A Lao Airlines pilot was told to change course shortly before his turboprop plane slammed into the murky Mekong River in southern Laos, killing all 49 people on board, including five Thai nationals.
The Phnom Penh Post reported yesterday that the control tower at the Pakse airport had issued the instruction to Cambodian-born pilot Young San, 56, as the plane was on a landing approach in extreme weather.
"During strong winds, the air controller told [Young San] to change course," said the Cambodian State Secretariat of Civil Aviation's safety and security director, Mak Sam Ol, who has been briefed on the cause of the crash by Laotian authorities.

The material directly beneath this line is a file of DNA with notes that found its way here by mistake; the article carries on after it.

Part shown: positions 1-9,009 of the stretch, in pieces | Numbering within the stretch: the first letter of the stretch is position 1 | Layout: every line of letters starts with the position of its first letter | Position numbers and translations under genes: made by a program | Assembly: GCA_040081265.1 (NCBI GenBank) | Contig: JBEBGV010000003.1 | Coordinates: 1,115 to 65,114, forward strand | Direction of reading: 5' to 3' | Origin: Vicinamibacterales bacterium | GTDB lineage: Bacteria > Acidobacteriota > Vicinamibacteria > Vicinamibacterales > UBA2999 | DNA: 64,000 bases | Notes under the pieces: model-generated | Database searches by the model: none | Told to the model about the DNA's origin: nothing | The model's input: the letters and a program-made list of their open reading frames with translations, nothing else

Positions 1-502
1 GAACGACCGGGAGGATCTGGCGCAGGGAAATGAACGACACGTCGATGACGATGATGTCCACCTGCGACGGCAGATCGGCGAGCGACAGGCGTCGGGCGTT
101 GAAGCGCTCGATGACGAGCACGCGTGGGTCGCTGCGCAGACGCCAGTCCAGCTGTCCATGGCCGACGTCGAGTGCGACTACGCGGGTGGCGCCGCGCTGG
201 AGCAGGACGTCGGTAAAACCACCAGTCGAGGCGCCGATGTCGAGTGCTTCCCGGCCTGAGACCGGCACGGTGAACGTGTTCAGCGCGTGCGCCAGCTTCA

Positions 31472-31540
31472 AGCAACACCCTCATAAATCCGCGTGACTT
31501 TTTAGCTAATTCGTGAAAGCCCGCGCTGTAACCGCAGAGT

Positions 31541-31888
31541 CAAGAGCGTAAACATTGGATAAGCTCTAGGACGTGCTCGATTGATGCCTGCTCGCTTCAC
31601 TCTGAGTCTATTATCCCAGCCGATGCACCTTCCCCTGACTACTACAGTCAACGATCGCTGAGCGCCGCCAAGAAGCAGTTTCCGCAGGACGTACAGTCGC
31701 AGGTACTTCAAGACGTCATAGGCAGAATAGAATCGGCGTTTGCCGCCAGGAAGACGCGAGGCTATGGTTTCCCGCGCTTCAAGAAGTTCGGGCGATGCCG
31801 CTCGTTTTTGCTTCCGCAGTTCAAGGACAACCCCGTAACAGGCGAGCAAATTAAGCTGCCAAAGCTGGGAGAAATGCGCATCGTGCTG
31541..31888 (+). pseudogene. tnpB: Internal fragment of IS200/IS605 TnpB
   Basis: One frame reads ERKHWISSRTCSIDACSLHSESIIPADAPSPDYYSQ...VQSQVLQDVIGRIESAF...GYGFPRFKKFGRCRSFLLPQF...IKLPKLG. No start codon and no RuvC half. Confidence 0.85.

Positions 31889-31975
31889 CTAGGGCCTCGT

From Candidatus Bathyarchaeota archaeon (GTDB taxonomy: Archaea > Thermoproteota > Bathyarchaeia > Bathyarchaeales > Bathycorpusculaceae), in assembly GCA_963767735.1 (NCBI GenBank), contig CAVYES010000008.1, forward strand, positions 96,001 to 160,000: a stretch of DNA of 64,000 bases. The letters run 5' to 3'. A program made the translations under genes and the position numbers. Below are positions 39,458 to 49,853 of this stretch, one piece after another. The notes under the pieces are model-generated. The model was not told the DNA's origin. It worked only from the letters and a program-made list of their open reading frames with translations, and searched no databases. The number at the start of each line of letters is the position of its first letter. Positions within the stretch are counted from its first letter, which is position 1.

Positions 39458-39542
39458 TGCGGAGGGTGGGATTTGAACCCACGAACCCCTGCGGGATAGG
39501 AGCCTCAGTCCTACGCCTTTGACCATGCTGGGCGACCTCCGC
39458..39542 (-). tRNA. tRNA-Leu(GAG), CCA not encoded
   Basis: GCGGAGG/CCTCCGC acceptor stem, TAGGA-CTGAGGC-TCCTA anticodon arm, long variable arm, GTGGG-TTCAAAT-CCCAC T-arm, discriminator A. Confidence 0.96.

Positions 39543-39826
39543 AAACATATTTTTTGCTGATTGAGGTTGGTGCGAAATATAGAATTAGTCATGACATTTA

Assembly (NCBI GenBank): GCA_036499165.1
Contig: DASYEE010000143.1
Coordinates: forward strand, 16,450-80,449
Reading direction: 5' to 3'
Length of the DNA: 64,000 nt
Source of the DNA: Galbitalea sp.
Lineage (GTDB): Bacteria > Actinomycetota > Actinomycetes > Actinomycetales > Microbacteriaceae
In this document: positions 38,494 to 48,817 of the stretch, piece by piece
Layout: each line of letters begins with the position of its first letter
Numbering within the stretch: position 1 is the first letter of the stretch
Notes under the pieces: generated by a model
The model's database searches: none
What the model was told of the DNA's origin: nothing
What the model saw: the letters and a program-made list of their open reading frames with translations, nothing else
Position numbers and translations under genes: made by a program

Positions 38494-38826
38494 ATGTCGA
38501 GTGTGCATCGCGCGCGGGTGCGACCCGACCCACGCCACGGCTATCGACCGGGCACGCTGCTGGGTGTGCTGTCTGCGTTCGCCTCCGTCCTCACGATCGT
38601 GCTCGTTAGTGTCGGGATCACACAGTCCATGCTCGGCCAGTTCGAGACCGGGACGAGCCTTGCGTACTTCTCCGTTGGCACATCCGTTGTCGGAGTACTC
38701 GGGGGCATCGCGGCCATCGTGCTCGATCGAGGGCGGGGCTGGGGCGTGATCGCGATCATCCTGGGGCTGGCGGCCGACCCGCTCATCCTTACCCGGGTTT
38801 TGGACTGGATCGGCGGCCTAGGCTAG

"He followed instructions but the plane faced strong winds and it couldn't get through," Mak Sam Ol told The Phnom Penh Post. Young San, who had more than 30 years' flying experience, had worked for the airline for almost three years.
"He had a contract with Laos' aviation [authority] for three years and had been there almost all that time," Mak Sam Ol said.
He was a former pilot with Cambodia's defunct state carrier Royal Air Cambodge after having trained in Russia and later France, the Post said. Laotian officials and airline engineers are investigating the cause of the crash of the French-made ATR-72 twin-propeller aircraft that left deep skid marks before careering into the river on Wednesday and disappearing.